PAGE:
Miles Mogulescu has an important article in the Huffington Post today that lays out the many reasons why money in politics is still a huge problem, despite the fact that some of the biggest spenders in the 2012 elections didn’t get the outcome they wanted.

Here are a few key excerpts:

Since the 2012 elections — the most expensive in history at a cost of $6 billion — there has been a growing media narrative that because Sheldon Adelson’s millions and Karl Rove’s super PACs didn’t defeat Barack Obama or create a Republican Senate, money in politics and post-Citizens United super PACs really aren’t such a big deal…

To which I respond, “Bullsh*t!” The outsized influence of money in politics pre-selects the candidates of both parties, defines and delimits the range of issues and circumscribes what elected officials even attempt to accomplish once in office. Money in politics remains the greatest danger to government of, by, and for the people, and the 2012 elections only made a bad situation worse….

So some media commentators may think that 2012 proved that money in politics doesn’t matter all that much. But the millionaires, billionaires and corporations in the class that invests in politicians, and the consultants who advise them clearly think it matters a whole lot…

One of the things they know is that the extravagant costs of running for election, and the need for members of both parties to raise huge sums of money from the richest Americans, means that neither party will carry out, or even debate, policies which threaten the plutocracy….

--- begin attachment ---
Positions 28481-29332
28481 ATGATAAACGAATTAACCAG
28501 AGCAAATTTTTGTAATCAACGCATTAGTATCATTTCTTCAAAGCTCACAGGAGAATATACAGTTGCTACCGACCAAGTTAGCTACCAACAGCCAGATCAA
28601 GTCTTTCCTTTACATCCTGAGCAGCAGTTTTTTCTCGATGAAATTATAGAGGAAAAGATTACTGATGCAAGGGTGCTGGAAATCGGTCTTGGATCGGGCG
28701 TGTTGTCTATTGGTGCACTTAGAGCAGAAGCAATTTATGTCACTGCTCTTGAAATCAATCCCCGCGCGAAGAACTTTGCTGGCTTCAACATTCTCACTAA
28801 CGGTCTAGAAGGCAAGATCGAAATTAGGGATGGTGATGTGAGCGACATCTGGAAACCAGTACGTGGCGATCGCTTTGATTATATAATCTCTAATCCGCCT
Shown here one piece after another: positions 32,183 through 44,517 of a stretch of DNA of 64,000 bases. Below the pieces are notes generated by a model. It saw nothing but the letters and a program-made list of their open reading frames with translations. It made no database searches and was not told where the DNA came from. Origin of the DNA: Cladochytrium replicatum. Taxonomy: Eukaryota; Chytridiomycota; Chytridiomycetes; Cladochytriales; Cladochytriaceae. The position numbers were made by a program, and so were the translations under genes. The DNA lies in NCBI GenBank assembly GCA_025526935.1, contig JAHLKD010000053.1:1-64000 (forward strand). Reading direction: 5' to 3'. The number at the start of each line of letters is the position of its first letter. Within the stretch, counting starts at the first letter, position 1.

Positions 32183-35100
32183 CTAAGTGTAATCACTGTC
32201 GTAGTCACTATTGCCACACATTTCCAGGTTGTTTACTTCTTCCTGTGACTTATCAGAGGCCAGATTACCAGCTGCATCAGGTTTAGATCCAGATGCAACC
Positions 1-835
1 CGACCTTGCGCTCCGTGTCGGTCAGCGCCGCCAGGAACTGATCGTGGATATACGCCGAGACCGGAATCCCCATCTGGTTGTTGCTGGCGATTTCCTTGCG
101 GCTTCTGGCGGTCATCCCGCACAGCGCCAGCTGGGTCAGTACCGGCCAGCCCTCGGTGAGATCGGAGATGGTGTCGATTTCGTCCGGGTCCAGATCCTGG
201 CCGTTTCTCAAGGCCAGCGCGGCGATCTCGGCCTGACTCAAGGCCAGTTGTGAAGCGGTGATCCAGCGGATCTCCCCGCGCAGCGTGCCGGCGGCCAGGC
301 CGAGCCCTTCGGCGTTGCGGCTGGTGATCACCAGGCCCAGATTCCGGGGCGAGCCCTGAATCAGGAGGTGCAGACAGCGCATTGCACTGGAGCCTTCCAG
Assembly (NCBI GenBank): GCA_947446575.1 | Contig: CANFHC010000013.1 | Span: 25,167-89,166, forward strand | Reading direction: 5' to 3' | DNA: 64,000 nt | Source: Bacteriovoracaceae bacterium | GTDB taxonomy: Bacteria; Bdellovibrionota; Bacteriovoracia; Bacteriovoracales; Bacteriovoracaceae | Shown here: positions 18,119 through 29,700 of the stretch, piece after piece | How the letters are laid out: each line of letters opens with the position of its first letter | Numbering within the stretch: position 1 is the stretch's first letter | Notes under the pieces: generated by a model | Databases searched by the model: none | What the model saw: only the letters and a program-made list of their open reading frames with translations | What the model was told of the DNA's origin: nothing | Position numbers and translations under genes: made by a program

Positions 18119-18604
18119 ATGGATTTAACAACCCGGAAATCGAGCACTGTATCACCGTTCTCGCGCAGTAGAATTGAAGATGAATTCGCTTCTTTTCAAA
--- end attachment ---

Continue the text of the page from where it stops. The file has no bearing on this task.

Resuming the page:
Unless the pervasive influence of big money in elections is ended, America will never be able to solve its biggest pressing problems, whether climate change, debt, taxes, financial regulation, education, or health care, energy, or the environment….

In addition to defining the narrow limits of political debate and available solutions to America’s biggest problems, the outsized influence of money in politics continues to have other nefarious effects. Long before election campaigns, the “money primary” defines who can even run for office. If a potential candidate can’t raise large sums early, forget even trying….

The full article, available here, is excellent reading.  Among other points, it covers the impact of big money preventing action on economic justice and climate change, and how it’s led to control of the House of Representatives by a party supported by a minority of voters.

Thanks, Miles, for making these important arguments.